RON PAUL 2012
Editor's Note: Need to learn more about Mario Party 6 before tonight's epic After Dark showdown? Don't worry. g1 Sierrafoxtrot has you covered!
Hello everyone and welcome to another wonderful (at least if you ask me) blog done by yours truly, SierraFoxtrot. You can hit that big blue button above my name to subscribe to me. It’s like the e-version of stalking except there are no lawsuits and it’s not as questionable.
Mario Party 6, the third Mario Party on the GameCube, is honestly one of my favourites and a vast improvement over 5. The mini-games are better and easier to understand, the capsule system is fixed to the point where it’s enjoyable, and the boards are innovative instead of just “advance spaces to collect star.” As always, we’re going to go over a couple of things in this blog:
- New Features In Mario Party 6
- Recommended Boards to Play On
- Orbs and What They Do
- Favourite Mini-Games
- Overall Thoughts
Okay, I’m not good at transitions so let’s just get going.
New Features In Mario Party 6
As you can imagine, there are some new features in Mario Party 6 that weren’t in previous Mario Party games. OR ARE THEY?!
The big feature in Mario Party 6 is the day/night mechanic. This is the exact same thing from Mario Party 2’s Horror Land board. The only difference is instead of the effects of day/night on one board, it’s on all of them.
Now, one would think that recycling something from an earlier Mario Party game would be stupid but it’s actually pretty smart. All of the boards have something interesting happening during both time cycles. Different paths will open up, mini-games are affected, and the contrast between day and night is noticeable every time.
Capsules return from Mario Party 5 but are now called Orbs. We’ll get to Orbs a little later on but trust me; the capsule system is improved for the better. It’s less confusing and easier to use.
One of the big features of Mario Party 6 is the microphone. Now, the microphone only comes into play during 1 vs. 3 mini-games but it is something that is fun and interesting to use... for about 5 minutes. While using a microphone sounds like a blast initially, you quickly find out that your friends can completely screw you over in these Mic Mini-games. Any of the opposing players can shout a command to screw up the player using the microphone. You also have to be clear and articulate when using it otherwise it won’t register your commands. For those two reasons; I don’t recommend you use it.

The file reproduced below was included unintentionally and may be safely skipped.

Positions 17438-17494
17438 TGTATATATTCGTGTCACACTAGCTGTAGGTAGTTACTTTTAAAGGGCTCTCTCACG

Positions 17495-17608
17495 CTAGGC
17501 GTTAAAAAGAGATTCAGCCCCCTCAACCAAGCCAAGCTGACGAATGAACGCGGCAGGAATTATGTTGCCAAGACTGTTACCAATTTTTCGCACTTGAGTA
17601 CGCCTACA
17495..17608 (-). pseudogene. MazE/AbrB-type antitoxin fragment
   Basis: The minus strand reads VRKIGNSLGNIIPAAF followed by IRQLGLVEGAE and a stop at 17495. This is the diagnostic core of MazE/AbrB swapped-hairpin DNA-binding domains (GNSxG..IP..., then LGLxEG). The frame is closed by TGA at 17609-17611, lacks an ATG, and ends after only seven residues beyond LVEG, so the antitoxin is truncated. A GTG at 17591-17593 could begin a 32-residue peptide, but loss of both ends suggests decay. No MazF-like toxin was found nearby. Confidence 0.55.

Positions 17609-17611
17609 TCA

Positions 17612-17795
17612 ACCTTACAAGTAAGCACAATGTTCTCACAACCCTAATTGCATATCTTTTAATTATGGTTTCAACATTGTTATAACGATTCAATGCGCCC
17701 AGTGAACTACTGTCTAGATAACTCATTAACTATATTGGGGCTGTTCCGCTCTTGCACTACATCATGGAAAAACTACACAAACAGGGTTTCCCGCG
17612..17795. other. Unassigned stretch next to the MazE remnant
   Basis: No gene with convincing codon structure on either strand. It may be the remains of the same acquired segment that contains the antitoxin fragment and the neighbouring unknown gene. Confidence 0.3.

To shake up the end game a little, the Coin Star is taken out in favour of the Orb Star. Collecting coins is still important but using Orbs as often as you can is more important as it will get you a Star after the game is done.
One thing to quickly mention before we move on is that a Bowser Revolution can only happen if it is picked on the roulette wheel during the Last Five Turns Event.
Now that we’ve explained what’s new, what boards should you play on?
Recommended Boards to Play On
Faire Square is the best of the boards that’s immediately available. The main feature of this board is the center area. During the day, Stars cost 20 coins as per usual. But at night, the price of a Star changes depending on a dice roll. See, the night time host Twila will hit a block and whatever number she rolls is how much a Star costs. This changes the game immensely. Sometimes, Stars will cost as little as 10 coins meaning that if a player is dirt poor, they can easily buy a Star. Other times, the price of a Star will skyrocket costing 40 coins (the highest that Twila can roll). Night time can either help or hinder your chances of grabbing the lead. The other interesting feature of this board is how many Stars you can buy. Normally, when you reach a Star space, you only get one. But in Faire Square, you can buy up to 5 Stars, assuming that you have the coins. You can get crazy games on Faire Square and I even remember playing a game where every player had at least 10 stars. The other reason why I recommend Faire Square is for the ? spaces. Crazy things happen when you land on these spaces and none of them are good for you unless you have a good amount of luck. Sometimes, you’ll gamble your coins and other times, you’ll gamble your Stars. Games on Faire Square always end up being absolutely nuts.